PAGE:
MANHATTAN (CN) - Dominique Strauss-Kahn, who resigned late Wednesday as head of International Monetary Fund amid allegations of attempted rape, will be released from prison on $1 million bail on Friday, provided he complies with the "most restrictive possible" measures outlined by his attorney to guarantee he does not flee before trial.
In addition to electronic monitoring, Strauss-Kahn will pay $200,000 a month for up to three armed guards to watch him in a Manhattan apartment with his wife and daughter, who were the only two civilian spectators in a 100-plus seat courtroom filled with international journalists.
Despite spending multiple nights in prison, Strauss-Kahn looked much more relaxed on Thursday than he did at the time of the so-called perp walk, and he flashed a smile to his family when he entered.
After the bail hearing began, a prosecutor announced that a grand jury indicted Strauss-Kahn, but the charges are not yet available to the public.
"The proof against him is substantial, and continues to grow every day," Assistant District Attorney John McConnell said, alluding vaguely to the preliminary results of a forensic examination.
According to Monday's criminal complaint, a Sofitel maid opened the door to Strauss-Kahn's room while he was naked, and the former IMF leader closed the door to prevent her from leaving. He then allegedly grabbed her chest, tried to pull down her pantyhose and twice forced his penis into her mouth to try to initiate oral sex.
Prosecutors say he left the "crime scene" in a hurry to flee to France, and authorities apprehended him on a flight bound for Paris.
Strauss resigned from the IMF on Wednesday.
Defense attorney William W. Taylor III called Strauss-Khan "an honorable man" who intends to "clear his name." He said that his client left the hotel only to meet with a family member at a Midtown restaurant, and boarded the flight where he was detained after contacting the hotel.
Strauss-Khan booked that flight last Wednesday, Taylor added, well before the alleged incident on a long-planned tour of European countries on official business. Taylor submitted the itinerary of that trip to Criminal Court Judge Michael J. Obus.
Unfazed, prosecutor McConnell insisted: "The fact that his travel plans had been booked in advance does not change the fact that his exit from the hotel was unusually paced."
On Monday, the prosecutor convinced Criminal Court Judge Melissa Jackson that Strauss-Kahn's quick exit from the Sofitel, tremendous personal assets and citizenship in a country that does not extradite its citizens made it essential that she remand him to Riker's Island prison.
By Thursday, Strauss-Kahn's wife secured the Manhattan apartment, and his defense team commissioned a private security team to keep watch over him with a guards and cameras.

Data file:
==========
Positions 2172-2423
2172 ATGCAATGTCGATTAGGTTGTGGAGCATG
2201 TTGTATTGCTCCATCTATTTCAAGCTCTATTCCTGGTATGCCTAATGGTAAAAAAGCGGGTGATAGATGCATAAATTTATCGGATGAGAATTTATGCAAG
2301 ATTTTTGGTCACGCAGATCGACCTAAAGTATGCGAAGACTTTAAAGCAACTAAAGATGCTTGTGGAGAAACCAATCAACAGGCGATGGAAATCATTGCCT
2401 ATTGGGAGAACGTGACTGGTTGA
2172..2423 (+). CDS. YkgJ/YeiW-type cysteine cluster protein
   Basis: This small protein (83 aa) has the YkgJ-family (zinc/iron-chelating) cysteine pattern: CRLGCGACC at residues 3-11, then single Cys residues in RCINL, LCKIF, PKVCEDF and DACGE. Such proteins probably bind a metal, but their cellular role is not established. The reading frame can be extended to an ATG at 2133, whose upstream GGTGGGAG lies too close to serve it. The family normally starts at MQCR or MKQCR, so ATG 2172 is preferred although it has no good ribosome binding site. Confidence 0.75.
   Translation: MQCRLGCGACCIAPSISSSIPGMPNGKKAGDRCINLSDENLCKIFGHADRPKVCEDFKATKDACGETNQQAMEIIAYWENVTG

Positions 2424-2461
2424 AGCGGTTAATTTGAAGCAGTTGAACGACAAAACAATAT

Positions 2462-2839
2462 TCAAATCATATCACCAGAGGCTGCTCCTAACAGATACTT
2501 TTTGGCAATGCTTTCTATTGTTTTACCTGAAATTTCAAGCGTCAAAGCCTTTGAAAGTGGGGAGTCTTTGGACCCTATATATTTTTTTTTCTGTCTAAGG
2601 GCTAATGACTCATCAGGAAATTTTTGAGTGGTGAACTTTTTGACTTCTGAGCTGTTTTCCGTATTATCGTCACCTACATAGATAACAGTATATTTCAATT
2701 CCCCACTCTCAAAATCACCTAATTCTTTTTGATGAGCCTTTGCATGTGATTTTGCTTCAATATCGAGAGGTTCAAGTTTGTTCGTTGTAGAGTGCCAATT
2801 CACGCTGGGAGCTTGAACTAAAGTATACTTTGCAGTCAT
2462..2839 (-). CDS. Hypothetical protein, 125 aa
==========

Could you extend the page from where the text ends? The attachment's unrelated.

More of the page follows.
The arrangement still did not sit well with the prosecutor, who argued that the politician's "global influence" and "propensity for impulsive criminal conduct" required more to restrain him than "a bracelet and a battery."
Defense attorney Taylor said the restrictions are hardly slight.
"Let me be clear," Taylor said. "In addition to the bracelet and the videos, there is a human being with a gun who will be there 24/7."
He said it would be "ridiculous" to imagine that his client would be "teleporting himself to France," and added that continuing to hold him in prison was inconsistent with the presumption of innocence.
"The People's response has been 'no, no, no,'" Taylor said. "That position is unfair. It's inconsistent with the law of the state. The only consideration at this moment is the risk of flight. There is a presumption of innocence."
Judge Obus said that the allegations against Strauss-Kahn are "well-founded, at least to the satisfaction on the grand jury," but he would not be a flight risk if he complies with the measures recommended by his counsel.
In addition, the judge imposed a $5 million insurance bond and said the parties would meet on Friday in Strauss-Khan's absence to issue a formal release order.
Aside from one to three guards and Strauss-Kahn's immediate family, the politician will be limited as to many guests he can have at any one time. Prosecutors say it should be one at a time, but Strauss-Kahn's defense team wants more than four.
Strauss-Kahn is expected to plead not guilty. He is represented by William W. Taylor III and Benjamin Branfman.
The top charge, criminal sexual act in the first degree, carries a maximum sentence of 25 years in prison.
He will face indictment on June 6.
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